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Halsafar

Getting Linux

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Where can I download some versions of Linux? I need mostly to operate with Java in a Unix environment for University; I have an extra comp at home I want to put Linux on and begin programming with that as to allow me to get ahead and keep up with the Linux knowledge I so desire. Any help would be appreciated. I need to multiboot the OS with a Win ME OS.

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Ubuntu Linux is currently the most popular distro, known for its user friendliness and "it just works" slogan.

Mandriva Linux (formerly Mandrakelinux) is another very popular distro, combining (IMO) user-friendliness with customizability. And its installer is graphical.

Gentoo Linux is the ultimate hardcore Linux guru's Linux. Don't download until you have a lot of experience using Linux. It's the distro I use.

Cheers,
Twilight Dragon

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If you just want it to work, try Fedora Core, or peharps better, try Debian.

Gentoo is WAY too hard-core. Just getting and installing a windowing system (emerge gnome) will take you ten hours. That's assuming you have a fast machine. Also, the benefits of having everything from source are somewhat over-rated -- the source ebuild scripts aren't really updated any faster than binary RPM packages are. (That being said, I'm on Gentoo, and don't really have much incentive to move away once I'm there...)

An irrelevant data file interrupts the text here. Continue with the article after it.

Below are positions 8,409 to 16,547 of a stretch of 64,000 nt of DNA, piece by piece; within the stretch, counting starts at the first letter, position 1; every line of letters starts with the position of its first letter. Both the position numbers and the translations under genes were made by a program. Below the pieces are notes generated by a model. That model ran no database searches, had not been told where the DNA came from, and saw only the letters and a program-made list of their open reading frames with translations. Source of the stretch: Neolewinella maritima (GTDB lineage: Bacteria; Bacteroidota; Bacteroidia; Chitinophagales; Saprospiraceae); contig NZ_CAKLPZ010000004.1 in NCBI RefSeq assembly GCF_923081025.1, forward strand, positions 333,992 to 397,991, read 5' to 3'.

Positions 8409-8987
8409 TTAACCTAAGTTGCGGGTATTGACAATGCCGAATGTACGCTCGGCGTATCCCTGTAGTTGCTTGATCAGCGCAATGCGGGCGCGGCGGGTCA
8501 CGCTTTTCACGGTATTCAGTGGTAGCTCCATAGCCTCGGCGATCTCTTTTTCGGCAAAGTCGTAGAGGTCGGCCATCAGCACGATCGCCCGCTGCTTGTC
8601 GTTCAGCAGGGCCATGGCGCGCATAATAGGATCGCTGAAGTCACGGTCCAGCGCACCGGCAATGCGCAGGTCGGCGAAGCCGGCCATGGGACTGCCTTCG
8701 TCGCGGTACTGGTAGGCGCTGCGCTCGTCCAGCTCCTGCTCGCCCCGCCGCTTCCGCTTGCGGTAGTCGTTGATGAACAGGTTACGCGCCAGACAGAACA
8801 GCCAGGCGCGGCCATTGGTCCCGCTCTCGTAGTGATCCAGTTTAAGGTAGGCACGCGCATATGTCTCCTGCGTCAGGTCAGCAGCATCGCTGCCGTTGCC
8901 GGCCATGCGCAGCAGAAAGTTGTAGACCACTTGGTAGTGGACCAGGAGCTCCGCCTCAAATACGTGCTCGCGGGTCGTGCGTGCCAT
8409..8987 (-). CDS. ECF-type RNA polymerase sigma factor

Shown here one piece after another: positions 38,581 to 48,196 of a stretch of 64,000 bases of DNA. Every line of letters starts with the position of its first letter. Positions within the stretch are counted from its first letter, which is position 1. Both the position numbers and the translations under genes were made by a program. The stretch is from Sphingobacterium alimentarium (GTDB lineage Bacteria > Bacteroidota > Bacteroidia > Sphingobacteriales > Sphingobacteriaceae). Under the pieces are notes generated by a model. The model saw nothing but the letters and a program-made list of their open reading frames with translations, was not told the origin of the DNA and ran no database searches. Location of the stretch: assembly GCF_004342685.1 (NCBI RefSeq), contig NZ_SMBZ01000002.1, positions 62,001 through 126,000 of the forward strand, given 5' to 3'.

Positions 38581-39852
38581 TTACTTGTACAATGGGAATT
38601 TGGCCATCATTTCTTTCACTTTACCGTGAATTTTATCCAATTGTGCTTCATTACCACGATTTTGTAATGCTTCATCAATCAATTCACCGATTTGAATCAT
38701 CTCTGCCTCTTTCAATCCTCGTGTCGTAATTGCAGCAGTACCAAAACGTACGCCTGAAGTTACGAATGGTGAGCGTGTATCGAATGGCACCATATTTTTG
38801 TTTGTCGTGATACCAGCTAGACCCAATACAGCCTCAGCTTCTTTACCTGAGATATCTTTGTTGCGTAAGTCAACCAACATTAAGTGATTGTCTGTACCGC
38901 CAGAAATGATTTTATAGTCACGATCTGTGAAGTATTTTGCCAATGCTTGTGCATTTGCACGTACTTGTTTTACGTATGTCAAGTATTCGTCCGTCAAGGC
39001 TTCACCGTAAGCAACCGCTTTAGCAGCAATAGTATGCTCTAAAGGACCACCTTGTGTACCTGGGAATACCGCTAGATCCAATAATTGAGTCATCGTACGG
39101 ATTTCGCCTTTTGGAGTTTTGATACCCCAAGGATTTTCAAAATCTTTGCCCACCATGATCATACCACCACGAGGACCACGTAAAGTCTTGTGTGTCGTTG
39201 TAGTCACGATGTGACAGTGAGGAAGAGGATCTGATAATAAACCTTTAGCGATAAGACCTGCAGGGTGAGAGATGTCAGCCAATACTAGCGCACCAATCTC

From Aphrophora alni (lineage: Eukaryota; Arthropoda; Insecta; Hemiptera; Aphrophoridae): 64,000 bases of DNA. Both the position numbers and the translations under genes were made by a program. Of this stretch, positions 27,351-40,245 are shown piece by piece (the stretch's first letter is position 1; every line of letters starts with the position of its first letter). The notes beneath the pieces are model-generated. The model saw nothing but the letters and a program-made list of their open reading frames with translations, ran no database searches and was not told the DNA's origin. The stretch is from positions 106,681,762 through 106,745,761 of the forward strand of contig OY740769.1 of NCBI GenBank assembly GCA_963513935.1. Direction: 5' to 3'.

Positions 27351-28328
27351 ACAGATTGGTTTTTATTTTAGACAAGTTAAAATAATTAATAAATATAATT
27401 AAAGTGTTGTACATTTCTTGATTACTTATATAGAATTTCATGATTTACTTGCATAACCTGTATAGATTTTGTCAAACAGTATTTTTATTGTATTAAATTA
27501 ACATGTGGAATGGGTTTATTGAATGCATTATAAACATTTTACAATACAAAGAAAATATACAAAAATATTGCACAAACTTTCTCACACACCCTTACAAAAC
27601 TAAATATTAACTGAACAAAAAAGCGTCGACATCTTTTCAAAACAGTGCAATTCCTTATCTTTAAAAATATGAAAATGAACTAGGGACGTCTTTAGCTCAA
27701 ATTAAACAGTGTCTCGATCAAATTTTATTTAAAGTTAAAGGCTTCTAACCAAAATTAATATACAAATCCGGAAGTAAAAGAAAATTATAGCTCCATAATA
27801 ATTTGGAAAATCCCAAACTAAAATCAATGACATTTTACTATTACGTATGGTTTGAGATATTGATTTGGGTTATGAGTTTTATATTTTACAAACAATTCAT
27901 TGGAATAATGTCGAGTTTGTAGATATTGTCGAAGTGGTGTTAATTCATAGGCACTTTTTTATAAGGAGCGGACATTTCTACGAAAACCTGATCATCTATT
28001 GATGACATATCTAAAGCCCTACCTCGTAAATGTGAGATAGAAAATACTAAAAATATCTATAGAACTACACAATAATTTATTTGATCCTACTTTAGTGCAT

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Okay...
I'm x86 right? or i386? I don't know how to check...

Fedora seems to only come with a 64-bit version of x86, althought it mentions a 32-bit version in its release notes I cannot find it.

Ubuntu 5.04 (Breeze) does not have any x86 versions.

I assume most standard comps are i386 right?


Edit:
Okay research shows I'm probably i386 since Im using a P4 2.8ghz.

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Quote:
Original post by Halsafar
Okay...
I'm x86 right? or i386? I don't know how to check...

Fedora seems to only come with a 64-bit version of x86, althought it mentions a 32-bit version in its release notes I cannot find it.

Ubuntu 5.04 (Breeze) does not have any x86 versions.

I assume most standard comps are x86 right?


A i386 is an x86 (any ix86 is an x86, hence the name "x86"). The most common computers are x86s and PPCs (such as Macs).

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Quote:
Original post by BBB
Or Slackware, which is good for learning but not too hard.
Its stable and doesn't install annoying stuff like
a display-manager that restarts the X-server when you kill it
and alot of "services" that you don't need, like for example
Ubuntu does.

you can disable this by editing your inittab

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